• Holds 1 of 4 different multi task trays on top of drawer (from legacy Ikea)
    • Holds parts organizer drawers inside (from parts bins)
  • Illuminated via LED's powered by rechargeable AA's above & under mid level drawer
  • Entirely built of wood I had lying around. Some of the copper preserved wood was actually stepping pads in our garden, and had been outdoors for 10+ years.


Other Notes:

This isn't done; this is Mark I.

I have no idea what I need on the left side; shelves, long tool storage, long materials storage... dunno.
Also, the tool arena on the top isn't defined. I suspect I'll use the white foam core mockup to build several, in thin plywood, and then drill / cut the tops to fit various task oriented sets of tools so I can swap them out as needed.

I got lucky with the white plastic organizer trays; partway through the build I realized I had these 'dying in drawers' and should really get them populated with common-task tools and consumables. It turned out that the trays fit on top of the drawer box perfectly.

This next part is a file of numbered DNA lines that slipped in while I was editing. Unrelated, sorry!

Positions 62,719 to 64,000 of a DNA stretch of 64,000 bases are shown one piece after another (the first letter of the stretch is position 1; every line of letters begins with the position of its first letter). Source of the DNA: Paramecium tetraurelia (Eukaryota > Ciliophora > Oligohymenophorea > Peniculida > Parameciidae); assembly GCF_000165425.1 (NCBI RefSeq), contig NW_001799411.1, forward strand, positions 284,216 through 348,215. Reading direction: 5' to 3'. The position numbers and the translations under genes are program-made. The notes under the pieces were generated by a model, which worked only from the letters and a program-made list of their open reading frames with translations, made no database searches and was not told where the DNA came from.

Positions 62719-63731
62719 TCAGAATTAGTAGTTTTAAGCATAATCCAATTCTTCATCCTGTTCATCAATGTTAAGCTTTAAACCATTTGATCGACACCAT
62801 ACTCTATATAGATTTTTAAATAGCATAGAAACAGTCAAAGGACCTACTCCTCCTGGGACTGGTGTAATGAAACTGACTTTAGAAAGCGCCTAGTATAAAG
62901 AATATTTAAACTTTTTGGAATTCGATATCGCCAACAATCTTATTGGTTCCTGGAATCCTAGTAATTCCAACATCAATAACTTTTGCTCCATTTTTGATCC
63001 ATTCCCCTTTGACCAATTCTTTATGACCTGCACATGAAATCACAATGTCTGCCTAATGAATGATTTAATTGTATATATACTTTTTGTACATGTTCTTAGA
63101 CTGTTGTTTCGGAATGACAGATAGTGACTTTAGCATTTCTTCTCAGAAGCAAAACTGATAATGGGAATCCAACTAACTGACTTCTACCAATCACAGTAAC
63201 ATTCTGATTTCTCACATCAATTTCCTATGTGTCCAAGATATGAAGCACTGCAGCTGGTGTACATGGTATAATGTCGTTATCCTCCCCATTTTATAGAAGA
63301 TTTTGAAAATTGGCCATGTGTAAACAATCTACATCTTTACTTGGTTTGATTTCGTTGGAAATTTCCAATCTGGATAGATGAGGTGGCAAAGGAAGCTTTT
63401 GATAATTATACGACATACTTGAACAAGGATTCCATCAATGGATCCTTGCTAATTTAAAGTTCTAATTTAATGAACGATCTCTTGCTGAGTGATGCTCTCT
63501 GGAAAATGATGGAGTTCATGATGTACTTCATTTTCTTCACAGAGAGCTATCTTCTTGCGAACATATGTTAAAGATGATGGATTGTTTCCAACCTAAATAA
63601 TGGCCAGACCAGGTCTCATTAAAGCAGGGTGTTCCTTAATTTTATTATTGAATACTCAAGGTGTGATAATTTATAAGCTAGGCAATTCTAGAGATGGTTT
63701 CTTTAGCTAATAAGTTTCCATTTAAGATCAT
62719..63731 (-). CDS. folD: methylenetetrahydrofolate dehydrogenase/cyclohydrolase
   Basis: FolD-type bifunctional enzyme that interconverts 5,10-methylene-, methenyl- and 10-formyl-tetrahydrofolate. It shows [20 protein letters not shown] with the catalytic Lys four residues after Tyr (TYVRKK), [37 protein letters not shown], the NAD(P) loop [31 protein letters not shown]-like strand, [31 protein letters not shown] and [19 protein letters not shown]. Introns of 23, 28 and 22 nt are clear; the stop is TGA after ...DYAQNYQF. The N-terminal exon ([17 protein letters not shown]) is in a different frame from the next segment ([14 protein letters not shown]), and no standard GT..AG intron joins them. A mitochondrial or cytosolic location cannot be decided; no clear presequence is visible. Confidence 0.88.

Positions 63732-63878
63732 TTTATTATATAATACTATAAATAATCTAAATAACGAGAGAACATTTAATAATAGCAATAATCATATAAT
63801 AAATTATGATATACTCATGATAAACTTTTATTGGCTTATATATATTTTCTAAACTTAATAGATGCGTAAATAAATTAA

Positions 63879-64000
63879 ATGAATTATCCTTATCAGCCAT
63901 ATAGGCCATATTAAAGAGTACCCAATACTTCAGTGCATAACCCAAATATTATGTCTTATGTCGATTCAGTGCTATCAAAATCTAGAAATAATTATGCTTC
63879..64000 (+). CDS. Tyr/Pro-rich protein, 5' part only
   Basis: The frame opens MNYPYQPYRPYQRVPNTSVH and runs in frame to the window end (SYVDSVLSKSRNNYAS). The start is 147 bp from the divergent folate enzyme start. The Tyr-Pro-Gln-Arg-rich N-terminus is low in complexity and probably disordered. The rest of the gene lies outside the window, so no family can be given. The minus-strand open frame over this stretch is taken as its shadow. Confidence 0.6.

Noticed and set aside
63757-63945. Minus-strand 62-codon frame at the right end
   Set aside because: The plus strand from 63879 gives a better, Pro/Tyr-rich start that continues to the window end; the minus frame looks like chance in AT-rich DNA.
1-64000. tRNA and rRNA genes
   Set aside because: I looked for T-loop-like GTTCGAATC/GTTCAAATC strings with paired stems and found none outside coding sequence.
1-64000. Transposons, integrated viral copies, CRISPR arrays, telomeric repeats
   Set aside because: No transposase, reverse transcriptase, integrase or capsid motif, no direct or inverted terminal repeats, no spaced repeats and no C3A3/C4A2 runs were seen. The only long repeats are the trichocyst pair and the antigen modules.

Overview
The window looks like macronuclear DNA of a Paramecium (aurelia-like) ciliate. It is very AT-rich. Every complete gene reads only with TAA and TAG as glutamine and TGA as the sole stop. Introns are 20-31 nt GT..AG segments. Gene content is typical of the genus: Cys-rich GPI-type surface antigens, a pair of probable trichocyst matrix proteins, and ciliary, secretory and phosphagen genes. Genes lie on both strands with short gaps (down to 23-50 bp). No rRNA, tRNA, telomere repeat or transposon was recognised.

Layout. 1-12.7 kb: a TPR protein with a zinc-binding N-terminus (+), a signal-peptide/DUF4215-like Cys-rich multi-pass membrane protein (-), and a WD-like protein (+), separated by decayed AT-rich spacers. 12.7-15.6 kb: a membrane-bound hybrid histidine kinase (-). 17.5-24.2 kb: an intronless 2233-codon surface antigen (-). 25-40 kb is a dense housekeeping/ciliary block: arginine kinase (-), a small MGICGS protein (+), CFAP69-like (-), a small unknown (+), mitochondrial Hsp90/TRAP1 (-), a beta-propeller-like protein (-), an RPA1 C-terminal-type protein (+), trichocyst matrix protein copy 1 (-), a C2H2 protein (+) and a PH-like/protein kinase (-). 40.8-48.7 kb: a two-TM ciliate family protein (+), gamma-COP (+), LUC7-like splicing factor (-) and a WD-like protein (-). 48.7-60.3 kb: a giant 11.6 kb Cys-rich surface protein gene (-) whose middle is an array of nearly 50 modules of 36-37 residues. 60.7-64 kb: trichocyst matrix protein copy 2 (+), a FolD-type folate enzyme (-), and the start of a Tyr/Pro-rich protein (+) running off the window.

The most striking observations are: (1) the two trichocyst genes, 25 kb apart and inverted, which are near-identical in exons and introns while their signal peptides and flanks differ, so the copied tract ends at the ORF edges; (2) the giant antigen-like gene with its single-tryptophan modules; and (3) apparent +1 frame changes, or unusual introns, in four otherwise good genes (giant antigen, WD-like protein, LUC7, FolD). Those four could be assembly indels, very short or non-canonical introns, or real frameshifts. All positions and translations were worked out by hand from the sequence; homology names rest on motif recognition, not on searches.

The drawer itself is an attempt to address _directly_ what Adam had to build for his Sortimo shelves -  a standalone rolling cart. It was $5 for two 12" full extension bearing sliders and some scrap wood. This drawer is built-in, since I have way less floorspace than his cave has (about 250 sq ft, on a good day).

The LED lights were done on a lark. I had these from Michaels - $5 or 10 on sale - so why not? It chases the shadows away when the lighting isn't ideal.

Things for Mark II:

Wider from front-to-back. It's right on the edge of being tippy. It's not tippy now, but that's not to say it won't be tippy if someone falls and grabs onto it. Probably centre the casters at 16" deep (they are about 13" deep x 26" wide now)

MOAR lights. No kidding. The current lights are useful, but should be 2x as bright. Maybe 3x.
The original plan also called for a permanent 2x USB outlet from a LiPo battery; one for 'whatever' and one for an Ikea USB 1W flexi lamp. Recharged when powered from 110V; otherwise the cart is ok on battery for a week or so.